Confusion surrounds the number of schools starting off the new school year without a permanent headteacher, with some areas are reporting an improvement.
Concerns over recruitment have been lingering for years, but data from recruitment analysts suggests that in some areas the situation may be getting slightly better this year.
Some reports this week warned of up to a thousand schools starting the term without a permanent head. But the latest figures indicate that the situation is not as diabolical as the headlines suggest.
Secondary headship recruitment seems to be turning a corner. The proportion of schools that recruited after their first advertisement last year was the best for seven years. In inner-London, too, 61 per cent of schools found a new head on their first ad, the best figure since 1998.
Last academic year, only 21 per cent of secondaries advertising failed to find a head between September and March, but even those jobs may subsequently have been filled. The number of vacancies this September could be as low as 23.
The only significant downturn in the secondary sector has been in the recruitment of women heads. Only 32 per cent of the posts went to women in 20078, compared with 41 per cent the year before.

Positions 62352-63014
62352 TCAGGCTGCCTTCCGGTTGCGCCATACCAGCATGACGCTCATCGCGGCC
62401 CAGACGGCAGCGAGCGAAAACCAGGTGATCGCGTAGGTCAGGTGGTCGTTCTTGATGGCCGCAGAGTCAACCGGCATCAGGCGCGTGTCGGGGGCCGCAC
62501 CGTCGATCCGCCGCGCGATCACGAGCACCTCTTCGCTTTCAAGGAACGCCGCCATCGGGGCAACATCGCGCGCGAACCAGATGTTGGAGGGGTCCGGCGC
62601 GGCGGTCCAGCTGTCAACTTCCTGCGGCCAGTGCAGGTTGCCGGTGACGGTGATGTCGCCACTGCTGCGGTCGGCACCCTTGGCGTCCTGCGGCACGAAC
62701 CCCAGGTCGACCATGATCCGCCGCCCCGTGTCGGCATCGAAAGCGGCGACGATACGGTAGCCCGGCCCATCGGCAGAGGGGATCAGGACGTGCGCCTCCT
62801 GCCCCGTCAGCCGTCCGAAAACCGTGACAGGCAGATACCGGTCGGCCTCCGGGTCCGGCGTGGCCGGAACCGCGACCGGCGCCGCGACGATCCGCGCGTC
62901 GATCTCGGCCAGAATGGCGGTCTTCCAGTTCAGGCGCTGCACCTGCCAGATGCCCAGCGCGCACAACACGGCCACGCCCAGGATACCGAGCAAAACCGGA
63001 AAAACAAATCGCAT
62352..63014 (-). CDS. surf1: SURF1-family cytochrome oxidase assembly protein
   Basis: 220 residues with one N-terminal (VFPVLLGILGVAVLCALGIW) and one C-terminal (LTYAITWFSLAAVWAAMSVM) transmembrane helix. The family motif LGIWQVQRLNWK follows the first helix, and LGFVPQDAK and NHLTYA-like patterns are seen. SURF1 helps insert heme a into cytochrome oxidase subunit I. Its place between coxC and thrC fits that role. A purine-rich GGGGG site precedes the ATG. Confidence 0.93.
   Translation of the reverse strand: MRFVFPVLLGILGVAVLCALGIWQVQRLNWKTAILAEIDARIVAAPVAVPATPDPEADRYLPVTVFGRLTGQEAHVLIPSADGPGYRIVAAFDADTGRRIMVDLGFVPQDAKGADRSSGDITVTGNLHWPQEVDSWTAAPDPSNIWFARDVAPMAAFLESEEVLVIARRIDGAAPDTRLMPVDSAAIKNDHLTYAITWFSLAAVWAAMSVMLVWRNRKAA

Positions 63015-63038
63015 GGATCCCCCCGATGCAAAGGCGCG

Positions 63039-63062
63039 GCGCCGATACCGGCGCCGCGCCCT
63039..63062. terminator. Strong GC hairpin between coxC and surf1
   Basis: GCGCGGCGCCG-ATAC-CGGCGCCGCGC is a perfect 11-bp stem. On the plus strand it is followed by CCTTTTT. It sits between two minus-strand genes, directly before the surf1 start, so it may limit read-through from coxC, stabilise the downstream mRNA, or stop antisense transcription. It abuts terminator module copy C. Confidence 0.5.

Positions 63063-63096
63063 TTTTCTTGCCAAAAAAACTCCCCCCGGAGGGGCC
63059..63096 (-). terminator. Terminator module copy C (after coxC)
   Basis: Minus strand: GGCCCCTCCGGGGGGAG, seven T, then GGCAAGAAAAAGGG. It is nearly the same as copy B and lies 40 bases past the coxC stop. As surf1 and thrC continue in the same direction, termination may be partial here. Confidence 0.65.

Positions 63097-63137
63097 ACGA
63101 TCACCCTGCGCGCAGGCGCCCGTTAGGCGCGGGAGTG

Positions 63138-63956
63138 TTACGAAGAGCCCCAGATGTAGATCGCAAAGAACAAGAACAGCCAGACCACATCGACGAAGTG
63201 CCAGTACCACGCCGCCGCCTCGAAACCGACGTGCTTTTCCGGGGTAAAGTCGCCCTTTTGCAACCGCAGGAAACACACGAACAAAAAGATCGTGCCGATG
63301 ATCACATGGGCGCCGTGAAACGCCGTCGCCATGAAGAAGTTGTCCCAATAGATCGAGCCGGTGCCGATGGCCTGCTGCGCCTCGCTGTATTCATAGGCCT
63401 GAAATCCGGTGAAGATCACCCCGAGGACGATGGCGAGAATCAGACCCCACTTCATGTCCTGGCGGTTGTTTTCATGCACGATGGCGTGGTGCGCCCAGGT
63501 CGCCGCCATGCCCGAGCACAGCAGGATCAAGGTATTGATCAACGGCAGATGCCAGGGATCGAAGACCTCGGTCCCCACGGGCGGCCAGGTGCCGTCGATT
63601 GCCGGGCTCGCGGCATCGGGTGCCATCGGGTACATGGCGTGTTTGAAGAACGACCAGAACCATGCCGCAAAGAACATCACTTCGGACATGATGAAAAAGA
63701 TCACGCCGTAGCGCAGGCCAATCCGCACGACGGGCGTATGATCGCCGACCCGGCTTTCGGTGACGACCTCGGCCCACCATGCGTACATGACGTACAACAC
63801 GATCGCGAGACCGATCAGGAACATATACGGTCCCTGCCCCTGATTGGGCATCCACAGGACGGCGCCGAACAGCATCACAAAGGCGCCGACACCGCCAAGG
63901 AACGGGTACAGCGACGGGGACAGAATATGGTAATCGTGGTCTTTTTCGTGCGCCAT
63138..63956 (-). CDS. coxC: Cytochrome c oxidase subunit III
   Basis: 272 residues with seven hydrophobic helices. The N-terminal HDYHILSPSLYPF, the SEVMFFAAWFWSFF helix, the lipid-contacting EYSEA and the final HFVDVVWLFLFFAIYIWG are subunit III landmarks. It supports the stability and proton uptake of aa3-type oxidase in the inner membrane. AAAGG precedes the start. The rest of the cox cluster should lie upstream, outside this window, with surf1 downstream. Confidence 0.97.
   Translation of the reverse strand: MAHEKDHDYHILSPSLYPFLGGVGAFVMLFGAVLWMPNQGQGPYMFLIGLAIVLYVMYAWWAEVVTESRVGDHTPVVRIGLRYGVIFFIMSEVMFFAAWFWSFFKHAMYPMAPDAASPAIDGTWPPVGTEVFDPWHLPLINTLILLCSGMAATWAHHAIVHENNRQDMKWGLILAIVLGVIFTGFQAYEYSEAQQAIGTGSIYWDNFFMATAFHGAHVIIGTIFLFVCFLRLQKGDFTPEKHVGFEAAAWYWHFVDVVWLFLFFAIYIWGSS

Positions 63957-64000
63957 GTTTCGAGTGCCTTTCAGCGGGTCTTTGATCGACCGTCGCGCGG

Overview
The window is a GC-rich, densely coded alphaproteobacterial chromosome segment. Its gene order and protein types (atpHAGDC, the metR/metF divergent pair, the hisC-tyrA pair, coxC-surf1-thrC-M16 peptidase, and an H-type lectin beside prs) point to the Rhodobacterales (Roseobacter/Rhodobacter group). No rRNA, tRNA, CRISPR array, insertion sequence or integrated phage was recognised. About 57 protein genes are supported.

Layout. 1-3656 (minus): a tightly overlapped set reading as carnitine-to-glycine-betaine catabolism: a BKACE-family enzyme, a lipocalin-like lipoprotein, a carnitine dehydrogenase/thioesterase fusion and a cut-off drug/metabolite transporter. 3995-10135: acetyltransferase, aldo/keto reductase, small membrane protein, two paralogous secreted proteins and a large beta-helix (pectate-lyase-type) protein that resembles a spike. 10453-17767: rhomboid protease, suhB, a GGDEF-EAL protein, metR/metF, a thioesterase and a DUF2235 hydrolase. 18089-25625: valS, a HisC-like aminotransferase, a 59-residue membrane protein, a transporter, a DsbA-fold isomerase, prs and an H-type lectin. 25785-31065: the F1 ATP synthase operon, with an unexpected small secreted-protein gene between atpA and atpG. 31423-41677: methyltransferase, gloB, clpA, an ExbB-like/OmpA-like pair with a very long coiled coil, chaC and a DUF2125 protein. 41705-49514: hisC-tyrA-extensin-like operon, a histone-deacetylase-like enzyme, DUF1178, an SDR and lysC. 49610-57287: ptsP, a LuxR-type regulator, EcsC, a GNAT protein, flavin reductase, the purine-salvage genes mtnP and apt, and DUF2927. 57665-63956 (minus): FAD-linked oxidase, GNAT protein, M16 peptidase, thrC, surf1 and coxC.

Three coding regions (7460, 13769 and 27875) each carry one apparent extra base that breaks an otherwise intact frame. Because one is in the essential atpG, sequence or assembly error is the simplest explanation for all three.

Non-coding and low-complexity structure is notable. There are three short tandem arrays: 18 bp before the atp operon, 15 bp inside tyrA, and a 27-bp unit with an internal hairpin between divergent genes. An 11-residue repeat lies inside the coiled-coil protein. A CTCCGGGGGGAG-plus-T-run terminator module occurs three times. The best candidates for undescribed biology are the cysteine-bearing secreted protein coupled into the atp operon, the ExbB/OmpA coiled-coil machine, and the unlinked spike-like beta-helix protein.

Even in the primary sector, where recruitment problems are considered more pressing, there has been a slight improvement on 20067. A report from Education Data Surveys (EDS) suggests that 32 per cent of primaries failed to recruit a head after their first advert between September and March this academic year, compared with a 35 per cent failure rate in 20067.
Of those advertising between May and August this year, 148 failed to recruit for September.
The official Government statistics have changed little over the past 10 years as they do not differentiate between posts filled permanently or temporarily. According to the Department for Children, Schools and Families, 180 English schools did not have a head in January 2001, compared with 140 in 2008. But a minority of schools are still desperately struggling to recruit a head.
In primaries there are fears that the job is becoming too much for one person, with endless reforms and increased pressure to perform. Unlike secondaries, there is little financial incentive to take on headship in small primaries.
The National College for School Leadership's efforts to ensure succession planning do not seem to have had any effect yet. Part of the problem has been solved by closing, merging and federating primaries.
Professor John Howson, author of the EDS report, said: "The situation overall remains better than some years ago, but we need enough suitable candidates in the system so governors can recruit someone first time around."